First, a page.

Deep-level comprehension of science texts The role of the reader and the text

Rachel M. Best, Michael Rowe, Yasuhiro Ozuru, Danielle S. McNamara

Research output: Contribution to journalArticle

100 Scopus citations

Abstract

Many students from elementary school through college encounter difficulty understanding their science textbooks, regardless of whether they have language disorders. This article discusses some of the particular difficulties associated with science text comprehension and possible remedies for facilitating and enhancing comprehension of challenging expository text materials. Specifically, we focus on the difficulties associated with generating inferences needed to comprehend science texts. The successful generation of inferences is affected by factors such as students' prior knowledge and reading strategies, and the manner in which science texts are written. Many students lack the necessary prior knowledge and reading strategies to generate inferences and thus comprehend science texts only poorly. Further, science texts are typically "low-cohesion" texts, which means that they require readers to generate many inferences and fill in conceptual gaps. Remedies for overcoming comprehension difficulties include matching texts to students' knowledge level and providing explicit instruction aimed at teaching students to use reading comprehension strategies for comprehension monitoring, paraphrasing, and elaborations. The computer-supported tool iSTART (Interactive Strategy Training for Active Reading and Thinking) is introduced as a technological support to assist students and teachers in the teaching/learning enterprise.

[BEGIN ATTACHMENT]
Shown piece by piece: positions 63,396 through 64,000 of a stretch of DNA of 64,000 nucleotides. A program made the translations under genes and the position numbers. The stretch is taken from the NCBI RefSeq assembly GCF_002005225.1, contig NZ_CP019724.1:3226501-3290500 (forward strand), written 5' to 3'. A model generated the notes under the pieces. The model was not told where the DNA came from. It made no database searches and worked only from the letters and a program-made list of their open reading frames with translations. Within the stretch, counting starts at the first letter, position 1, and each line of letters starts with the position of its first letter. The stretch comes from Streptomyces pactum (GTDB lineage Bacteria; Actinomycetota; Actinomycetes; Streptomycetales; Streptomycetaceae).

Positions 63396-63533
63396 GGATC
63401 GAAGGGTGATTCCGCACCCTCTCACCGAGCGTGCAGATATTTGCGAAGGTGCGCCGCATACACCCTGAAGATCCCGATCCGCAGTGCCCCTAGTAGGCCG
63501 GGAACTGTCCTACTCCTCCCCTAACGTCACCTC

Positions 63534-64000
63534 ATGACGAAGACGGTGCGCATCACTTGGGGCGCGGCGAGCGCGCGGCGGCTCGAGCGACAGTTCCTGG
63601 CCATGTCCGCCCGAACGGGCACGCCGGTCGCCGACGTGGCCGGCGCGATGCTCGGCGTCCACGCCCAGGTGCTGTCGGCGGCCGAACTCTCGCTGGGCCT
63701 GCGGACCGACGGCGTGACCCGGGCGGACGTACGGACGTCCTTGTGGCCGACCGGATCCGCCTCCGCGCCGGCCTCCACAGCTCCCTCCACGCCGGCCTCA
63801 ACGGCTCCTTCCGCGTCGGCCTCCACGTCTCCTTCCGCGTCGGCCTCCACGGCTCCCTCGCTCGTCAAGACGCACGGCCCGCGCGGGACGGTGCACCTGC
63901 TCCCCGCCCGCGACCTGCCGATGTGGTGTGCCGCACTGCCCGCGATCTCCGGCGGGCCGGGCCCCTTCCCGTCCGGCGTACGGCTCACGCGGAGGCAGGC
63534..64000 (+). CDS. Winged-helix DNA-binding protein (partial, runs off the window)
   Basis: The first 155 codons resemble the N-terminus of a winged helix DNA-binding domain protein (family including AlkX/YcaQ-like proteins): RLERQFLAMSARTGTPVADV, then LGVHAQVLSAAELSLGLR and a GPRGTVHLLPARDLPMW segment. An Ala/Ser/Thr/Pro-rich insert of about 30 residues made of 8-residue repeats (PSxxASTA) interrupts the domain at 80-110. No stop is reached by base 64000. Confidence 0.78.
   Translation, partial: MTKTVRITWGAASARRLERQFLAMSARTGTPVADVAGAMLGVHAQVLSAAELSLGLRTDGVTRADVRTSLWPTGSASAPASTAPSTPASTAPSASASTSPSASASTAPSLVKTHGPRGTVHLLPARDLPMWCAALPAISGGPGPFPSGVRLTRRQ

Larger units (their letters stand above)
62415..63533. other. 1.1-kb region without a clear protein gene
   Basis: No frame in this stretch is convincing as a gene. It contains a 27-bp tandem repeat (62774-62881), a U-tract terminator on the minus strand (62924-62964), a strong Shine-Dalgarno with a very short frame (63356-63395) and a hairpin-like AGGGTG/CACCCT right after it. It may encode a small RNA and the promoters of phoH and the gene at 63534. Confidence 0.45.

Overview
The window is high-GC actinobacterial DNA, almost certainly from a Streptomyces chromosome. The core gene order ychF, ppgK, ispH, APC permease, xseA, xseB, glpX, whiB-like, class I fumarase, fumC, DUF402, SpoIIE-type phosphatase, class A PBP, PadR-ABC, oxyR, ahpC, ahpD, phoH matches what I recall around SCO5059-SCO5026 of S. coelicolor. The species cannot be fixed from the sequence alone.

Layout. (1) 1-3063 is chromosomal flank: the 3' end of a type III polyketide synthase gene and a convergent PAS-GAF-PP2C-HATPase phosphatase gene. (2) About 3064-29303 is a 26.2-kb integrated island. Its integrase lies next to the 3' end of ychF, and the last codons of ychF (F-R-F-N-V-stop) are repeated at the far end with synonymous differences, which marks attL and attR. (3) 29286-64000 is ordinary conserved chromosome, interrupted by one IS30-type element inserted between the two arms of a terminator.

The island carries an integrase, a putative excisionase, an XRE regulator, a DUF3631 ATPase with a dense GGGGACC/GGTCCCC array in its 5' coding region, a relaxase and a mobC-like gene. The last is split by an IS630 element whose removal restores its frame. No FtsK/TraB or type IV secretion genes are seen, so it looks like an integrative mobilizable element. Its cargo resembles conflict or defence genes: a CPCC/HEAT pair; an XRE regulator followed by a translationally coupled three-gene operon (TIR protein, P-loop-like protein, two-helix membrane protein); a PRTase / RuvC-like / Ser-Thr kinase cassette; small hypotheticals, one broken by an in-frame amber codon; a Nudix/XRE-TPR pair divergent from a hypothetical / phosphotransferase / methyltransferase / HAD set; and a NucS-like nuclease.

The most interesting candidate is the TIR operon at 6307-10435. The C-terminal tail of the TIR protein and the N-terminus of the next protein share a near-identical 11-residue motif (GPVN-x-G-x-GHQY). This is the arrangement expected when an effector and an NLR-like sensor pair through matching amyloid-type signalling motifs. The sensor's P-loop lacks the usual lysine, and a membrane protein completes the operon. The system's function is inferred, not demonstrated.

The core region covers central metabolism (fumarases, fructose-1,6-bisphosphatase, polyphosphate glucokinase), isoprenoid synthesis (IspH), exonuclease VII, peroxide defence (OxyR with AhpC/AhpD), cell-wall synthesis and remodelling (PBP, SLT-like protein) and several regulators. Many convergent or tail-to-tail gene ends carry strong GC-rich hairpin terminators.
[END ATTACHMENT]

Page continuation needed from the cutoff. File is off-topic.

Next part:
Original languageEnglish (US)
Pages (from-to)65-83
Number of pages19
JournalTopics in Language Disorders
Volume25
Issue number1
DOIs
StatePublished - Jan 1 2005
Externally publishedYes

Keywords

  • Comprehension
  • Prior knowledge
  • Reading strategies
  • Science texts
  • Text cohesion

ASJC Scopus subject areas

  • Language and Linguistics
  • Linguistics and Language
  • Speech and Hearing

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